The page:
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Brianle - Appalachian Trail Journal - 2010

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Brian "Gadget" Lewis
City: Bellevue
State: WA
Country: USA
Begins: Feb 25, 2010
Direction: Northbound

Daily Summary
Date: Wed, Sep 16th, 2009

Journal Stats
Entry Visits: 1,634
Journal Visits: 99,702
Guestbook Views: 51,528
Guestbook Entrys: 106

Gear list Journal Plan

Appalachian Trail Map

(Click image for full size)


Too Many Boxes on PCT Last Year

Resupply plan

For my PCT trip in 2008 I had a whopping 32 resupply boxes mailed to me on the trail, plus one more that I picked up at home. That's more than is recommended, and more than I'd go with if I were to do it again, but it actually didn't work out all that badly.

For the AT, I plan to go a lot more minimal in mailed resupply boxes --- my current plan is to have just five. Partly just from (and with, using) the experience of doing a long trail already, partly due to the fact that resupply is overall easier on the AT with many more trail towns on or close to the trail. Also because it maximizes my flexibility --- it can be a PITA to arrive at a trail town just after the post office closes before a weekend, potentially resulting in stopping there longer than desired. Or a person could find themselves forced to go into a particular town that they otherwise wouldn't choose to, perhaps causing a split with good hiking partners --- just a lot of potential hassle and frustration. And of course, less boxes means less work for my wife to mail these, and fewer times that she or someone has to be home and get my box in the mail, and less chances for a box to be lost in the mail or delayed.

You can click on the planner link at the side of any of these journal entries to see the (boxes mailed to) resupply locations I'm currently planning on, with a brief reason given for the selection of each.

I think 5 boxes is close or at a bare minimum of what I need. I take a daily blood pressure medication, along with a multi-vitamin, Omega-3 fish pill, and a baby aspirin (family history of heart attack). Three out of four of those can be purchased along the way, but typically in large quantities, and I don't use a bounce box --- so I don't want resupply boxes more than about 30 days travel apart (a 30 day supply is normally what my pharmacy will provide, though perhaps I could push for more if this was the only gating factor).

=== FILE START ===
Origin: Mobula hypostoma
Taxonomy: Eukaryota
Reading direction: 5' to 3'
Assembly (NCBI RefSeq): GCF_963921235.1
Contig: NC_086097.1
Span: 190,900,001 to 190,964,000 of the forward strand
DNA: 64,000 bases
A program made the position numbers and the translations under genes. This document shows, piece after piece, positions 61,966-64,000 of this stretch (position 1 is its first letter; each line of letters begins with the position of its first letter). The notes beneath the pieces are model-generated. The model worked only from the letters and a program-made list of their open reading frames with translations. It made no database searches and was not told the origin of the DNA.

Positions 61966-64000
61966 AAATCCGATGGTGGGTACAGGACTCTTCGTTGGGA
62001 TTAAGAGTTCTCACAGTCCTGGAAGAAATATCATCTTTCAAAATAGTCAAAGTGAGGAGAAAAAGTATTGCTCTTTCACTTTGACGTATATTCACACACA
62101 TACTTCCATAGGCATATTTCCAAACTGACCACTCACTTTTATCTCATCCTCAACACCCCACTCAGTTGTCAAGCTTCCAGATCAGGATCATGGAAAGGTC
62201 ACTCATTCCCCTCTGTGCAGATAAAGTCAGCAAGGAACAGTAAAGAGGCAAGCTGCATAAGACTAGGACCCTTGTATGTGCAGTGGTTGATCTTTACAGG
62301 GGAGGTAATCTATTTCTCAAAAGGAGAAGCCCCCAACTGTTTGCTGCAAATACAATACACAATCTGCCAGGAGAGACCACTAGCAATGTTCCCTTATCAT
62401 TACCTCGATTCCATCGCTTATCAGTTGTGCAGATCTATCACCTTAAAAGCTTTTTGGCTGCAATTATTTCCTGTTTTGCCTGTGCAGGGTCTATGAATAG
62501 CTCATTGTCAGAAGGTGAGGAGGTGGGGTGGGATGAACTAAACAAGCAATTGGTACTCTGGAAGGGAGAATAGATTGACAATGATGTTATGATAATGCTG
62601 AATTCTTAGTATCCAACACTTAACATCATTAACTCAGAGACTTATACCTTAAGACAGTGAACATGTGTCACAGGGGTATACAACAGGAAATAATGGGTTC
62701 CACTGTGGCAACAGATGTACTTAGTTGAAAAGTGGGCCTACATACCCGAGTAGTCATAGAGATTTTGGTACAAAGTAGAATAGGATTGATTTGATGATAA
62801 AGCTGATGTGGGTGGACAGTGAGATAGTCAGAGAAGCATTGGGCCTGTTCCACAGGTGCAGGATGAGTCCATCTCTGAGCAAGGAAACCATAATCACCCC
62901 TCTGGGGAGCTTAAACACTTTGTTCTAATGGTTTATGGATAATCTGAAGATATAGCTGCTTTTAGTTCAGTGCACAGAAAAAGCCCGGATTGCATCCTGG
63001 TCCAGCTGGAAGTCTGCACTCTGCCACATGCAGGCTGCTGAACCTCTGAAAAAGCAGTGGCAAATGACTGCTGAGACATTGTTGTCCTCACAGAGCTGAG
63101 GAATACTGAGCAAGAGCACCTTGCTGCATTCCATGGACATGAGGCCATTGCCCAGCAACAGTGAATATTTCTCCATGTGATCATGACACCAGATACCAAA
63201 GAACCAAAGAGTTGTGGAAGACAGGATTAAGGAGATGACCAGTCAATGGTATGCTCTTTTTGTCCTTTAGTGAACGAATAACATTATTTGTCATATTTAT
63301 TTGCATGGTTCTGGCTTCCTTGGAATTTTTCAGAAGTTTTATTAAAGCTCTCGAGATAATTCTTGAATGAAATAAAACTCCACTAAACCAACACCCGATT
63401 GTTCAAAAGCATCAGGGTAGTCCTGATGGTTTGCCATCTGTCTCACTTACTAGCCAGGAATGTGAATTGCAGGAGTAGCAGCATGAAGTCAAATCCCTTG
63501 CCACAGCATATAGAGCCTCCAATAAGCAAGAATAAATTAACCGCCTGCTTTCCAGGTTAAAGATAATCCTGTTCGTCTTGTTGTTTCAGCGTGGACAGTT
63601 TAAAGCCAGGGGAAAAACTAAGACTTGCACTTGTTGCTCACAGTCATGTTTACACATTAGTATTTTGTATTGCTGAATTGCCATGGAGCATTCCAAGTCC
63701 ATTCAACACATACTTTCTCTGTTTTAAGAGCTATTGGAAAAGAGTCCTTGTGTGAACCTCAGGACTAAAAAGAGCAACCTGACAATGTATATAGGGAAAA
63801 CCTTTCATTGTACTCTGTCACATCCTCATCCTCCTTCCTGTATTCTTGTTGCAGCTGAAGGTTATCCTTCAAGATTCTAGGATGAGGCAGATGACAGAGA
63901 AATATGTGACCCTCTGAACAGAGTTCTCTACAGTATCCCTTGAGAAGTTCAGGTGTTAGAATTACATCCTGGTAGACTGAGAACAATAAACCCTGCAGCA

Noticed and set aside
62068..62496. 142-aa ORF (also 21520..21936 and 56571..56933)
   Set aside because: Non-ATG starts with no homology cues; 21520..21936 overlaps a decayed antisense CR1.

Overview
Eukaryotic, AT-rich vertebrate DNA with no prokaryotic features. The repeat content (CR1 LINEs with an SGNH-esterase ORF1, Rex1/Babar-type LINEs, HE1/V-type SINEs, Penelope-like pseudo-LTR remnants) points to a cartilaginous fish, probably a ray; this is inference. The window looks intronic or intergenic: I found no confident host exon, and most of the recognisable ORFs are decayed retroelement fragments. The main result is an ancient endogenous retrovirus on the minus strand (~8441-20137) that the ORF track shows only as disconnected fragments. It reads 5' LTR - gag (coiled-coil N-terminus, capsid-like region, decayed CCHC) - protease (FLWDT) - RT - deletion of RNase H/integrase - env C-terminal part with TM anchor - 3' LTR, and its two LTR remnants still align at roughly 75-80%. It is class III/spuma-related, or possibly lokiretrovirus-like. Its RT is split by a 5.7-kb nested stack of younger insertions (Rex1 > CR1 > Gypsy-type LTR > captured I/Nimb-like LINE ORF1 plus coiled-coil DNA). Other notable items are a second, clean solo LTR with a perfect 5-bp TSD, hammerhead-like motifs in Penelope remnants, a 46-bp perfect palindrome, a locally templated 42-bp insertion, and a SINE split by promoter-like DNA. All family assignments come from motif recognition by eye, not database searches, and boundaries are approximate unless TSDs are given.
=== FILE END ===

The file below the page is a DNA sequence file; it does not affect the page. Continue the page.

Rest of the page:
(for definition of the term "bounce box" or other AT terms, see the AT Glossary)

I also need to replace my shoes periodically; I reckon on roughly 500 miles or so per pair. I think I'll start with a pretty well used pair just to my first resupply point (first couple of weeks) and as a guess use "four plus" pairs of shoes for the trip.

More boxes would give me a better ability to carry exactly what I want at more points, but per above, at the cost of flexibility and more work & schedule limitations on my spouse. So apart from what I get in these (tentatively five) boxes, I'll buy what I need from quite a number of various types of stores along the way.

How did I pick the number of days estimate between resupply boxes? Someone posted a hypothetical schedule for hiking the whole (AT) trail at an approximately 15 mile per day pace (some days more, some less, but averaging about 15). This seems to fit my schedule requirements rather well, and looks to have been thought through pretty carefully --- good at least for a first approximation. Ultimately, my wife will mail boxes based on my periodic reports of where I'm at and how I'm doing.

Last comment is that I didn't factor in zero or nero days in the food planning. Generally speaking, I reckon that if I'm taking time off the trail then I'm eating local "town food" while I'm there, so such time doesn't cut into my supply of food to sustain me on the trail itself.

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Journal Photo

Gadget's AT Journal

The Appalachian Trail (A.T.) is more than 2,175-mile long footpath stretching through 14 eastern states from Maine to Georgia. Conceived in 1921 and first completed in 1937, it traverses the wild, scenic, wooded, pastoral, and culturally significant lands of the Appalachian Mountains. Learn more: www.appalachiantrail.org

 

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